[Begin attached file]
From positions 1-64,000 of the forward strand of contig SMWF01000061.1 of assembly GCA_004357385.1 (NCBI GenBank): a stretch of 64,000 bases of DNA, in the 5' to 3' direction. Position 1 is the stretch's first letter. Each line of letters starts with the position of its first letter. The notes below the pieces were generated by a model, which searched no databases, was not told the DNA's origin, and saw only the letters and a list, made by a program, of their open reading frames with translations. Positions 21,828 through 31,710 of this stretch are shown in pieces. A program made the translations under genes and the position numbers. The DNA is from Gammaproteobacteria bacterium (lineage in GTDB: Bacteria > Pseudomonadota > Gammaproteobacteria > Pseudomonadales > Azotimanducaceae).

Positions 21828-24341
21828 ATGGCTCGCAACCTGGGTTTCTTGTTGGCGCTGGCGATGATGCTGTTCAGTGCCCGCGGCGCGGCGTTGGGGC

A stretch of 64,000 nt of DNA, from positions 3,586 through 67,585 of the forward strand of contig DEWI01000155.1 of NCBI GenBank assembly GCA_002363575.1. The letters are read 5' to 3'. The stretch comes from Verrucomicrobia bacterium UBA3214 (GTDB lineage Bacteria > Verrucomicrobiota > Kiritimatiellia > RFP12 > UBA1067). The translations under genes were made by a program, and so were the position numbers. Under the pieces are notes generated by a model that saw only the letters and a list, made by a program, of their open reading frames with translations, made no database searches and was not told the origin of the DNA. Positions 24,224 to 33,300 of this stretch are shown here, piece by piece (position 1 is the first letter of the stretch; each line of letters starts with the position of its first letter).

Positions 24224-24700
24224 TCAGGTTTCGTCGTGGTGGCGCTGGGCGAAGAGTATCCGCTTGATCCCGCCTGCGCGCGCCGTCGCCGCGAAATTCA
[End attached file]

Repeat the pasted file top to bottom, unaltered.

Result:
From positions 1-64,000 of the forward strand of contig SMWF01000061.1 of assembly GCA_004357385.1 (NCBI GenBank): a stretch of 64,000 bases of DNA, in the 5' to 3' direction. Position 1 is the stretch's first letter. Each line of letters starts with the position of its first letter. The notes below the pieces were generated by a model, which searched no databases, was not told the DNA's origin, and saw only the letters and a list, made by a program, of their open reading frames with translations. Positions 21,828 through 31,710 of this stretch are shown in pieces. A program made the translations under genes and the position numbers. The DNA is from Gammaproteobacteria bacterium (lineage in GTDB: Bacteria > Pseudomonadota > Gammaproteobacteria > Pseudomonadales > Azotimanducaceae).

Positions 21828-24341
21828 ATGGCTCGCAACCTGGGTTTCTTGTTGGCGCTGGCGATGATGCTGTTCAGTGCCCGCGGCGCGGCGTTGGGGC

A stretch of 64,000 nt of DNA, from positions 3,586 through 67,585 of the forward strand of contig DEWI01000155.1 of NCBI GenBank assembly GCA_002363575.1. The letters are read 5' to 3'. The stretch comes from Verrucomicrobia bacterium UBA3214 (GTDB lineage Bacteria > Verrucomicrobiota > Kiritimatiellia > RFP12 > UBA1067). The translations under genes were made by a program, and so were the position numbers. Under the pieces are notes generated by a model that saw only the letters and a list, made by a program, of their open reading frames with translations, made no database searches and was not told the origin of the DNA. Positions 24,224 to 33,300 of this stretch are shown here, piece by piece (position 1 is the first letter of the stretch; each line of letters starts with the position of its first letter).

Positions 24224-24700
24224 TCAGGTTTCGTCGTGGTGGCGCTGGGCGAAGAGTATCCGCTTGATCCCGCCTGCGCGCGCCGTCGCCGCGAAATTCA